When I was growing up, I used to read the story of Joseph, and I always thought that he was doing all this stuff – messing with them as payback because they sold him into slavery. Right? Like, you guys sold me into slavery, after threatening to kill me and you ruined my life – so now that I’m in power, I have to mess with your head a little bit to pay you back. To get my revenge. But the fact that Joseph weeps shows us that there is something going on here that’s more important than revenge. First time he sees his brothers – he weeps but he hides it from them. Second time he sees his brothers – he weeps but he hides it from them, because what Joseph is doing is not just a prank. This is not a childish revenge story, this is something deeper. God worked a transformation, a nurturing PAIDEIA love discipline in Joseph’s life – that transformed him from a spoiled brat into the man he is now. And so in chapter 43, Joseph is serving God to work that transformation in his brothers’ life. This is not a revenge prank, it is nurturing discipline.
There’s an Old Testament commentary by a guy named Derek Kidner that I want to paraphrase. He says, “at first sight the rough handling of Joseph and his brothers has the look of vengefulness, but behind the harsh prose is deep, almost uncontrollable affection, and after it’s over there is nothing but kindness.” You see, the harshness and the tenderness that Joseph uses on his brothers is designed to create change in their life. You can tell it’s nurturing love because it’s not all one way. PAIDEIA, this nurturing discipline, it’s not all justice and it’s not all love. Right, think about Joseph’s upbringing – it was all love, no boundaries and the result was terrible. The brothers on the flip side received all boundaries but no love – and that was also terrible. Boundaries and love, consequences and mercy, neither one by itself is enough. If Joseph was going to bring only justice to his brothers, the moment they show up he would say, “hey, remember me – now straight into jail with you forever.” And if Joseph was going to bring only love to his brothers, the moment they show up he would reveal himself and say, “it’s me, and I totally forgive and let it go and let’s be buddies.” But the nurturing discipline – the alternating sun and frost, retribution and pardon, truth and love, he brings them to a place of change. As Tim Keller says, if you really love somebody you don’t just want to give them pardon, you want them to be healed. You want them to be changed, you want them to be restored. It is BECAUSE Joseph loves them, that he heals them. Beyond justice. Beyond truth. This is the heart of transformation.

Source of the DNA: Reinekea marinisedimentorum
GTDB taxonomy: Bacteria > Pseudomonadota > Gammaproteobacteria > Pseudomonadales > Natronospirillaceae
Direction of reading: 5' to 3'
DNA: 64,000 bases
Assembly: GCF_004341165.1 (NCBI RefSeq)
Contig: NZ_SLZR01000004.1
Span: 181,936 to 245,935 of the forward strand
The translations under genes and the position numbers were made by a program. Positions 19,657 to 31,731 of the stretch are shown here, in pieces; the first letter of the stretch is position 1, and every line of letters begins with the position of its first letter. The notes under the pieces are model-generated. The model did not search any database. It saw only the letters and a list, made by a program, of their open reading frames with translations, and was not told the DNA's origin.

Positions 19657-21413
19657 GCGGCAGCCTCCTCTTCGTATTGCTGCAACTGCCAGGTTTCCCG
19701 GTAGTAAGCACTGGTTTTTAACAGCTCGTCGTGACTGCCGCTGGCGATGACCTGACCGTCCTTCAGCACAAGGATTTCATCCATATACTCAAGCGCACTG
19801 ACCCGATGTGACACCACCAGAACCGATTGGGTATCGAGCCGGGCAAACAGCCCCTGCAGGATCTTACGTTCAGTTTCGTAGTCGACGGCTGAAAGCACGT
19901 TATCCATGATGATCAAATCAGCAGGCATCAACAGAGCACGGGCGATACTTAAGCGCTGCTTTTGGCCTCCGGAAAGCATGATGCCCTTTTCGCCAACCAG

There’s kind of two bomb shell teachings coming from this chapter. The first is the parallels in the brother’s approaching Joseph and the way we approach God, and the second is that because Joseph weeps we can see that mountains and valleys, the good and the bad, alternating the sun and frost – all of it is designed to work change into our lives. To bring transformation into our hearts. The good news this morning is that God builds us up. Right now, with whatever you are going through, God is in the process of building you up. If you are a child of God, right this very second God is working in your life, crafting a transformation that will make you more Christ-like. Now you might be thinking – no, Pastor JJ you’re way off base, I’m worn out. I’m beat up, I’m barely hanging on. That’s how I felt when I went for a run! That’s how I felt when I was lifting weights. I was lifting weights to make my arm stronger, but it felt like my arm was getting weaker. But I know, because I took PsyEd in high school, I know that that weakness means that strength is coming. I’m trying to show you that it is in those moments when we are worn out, if we could see beyond that moment, there is a bigger picture of transformation at work, and that is very good news that we need to remember this morning. God builds us up.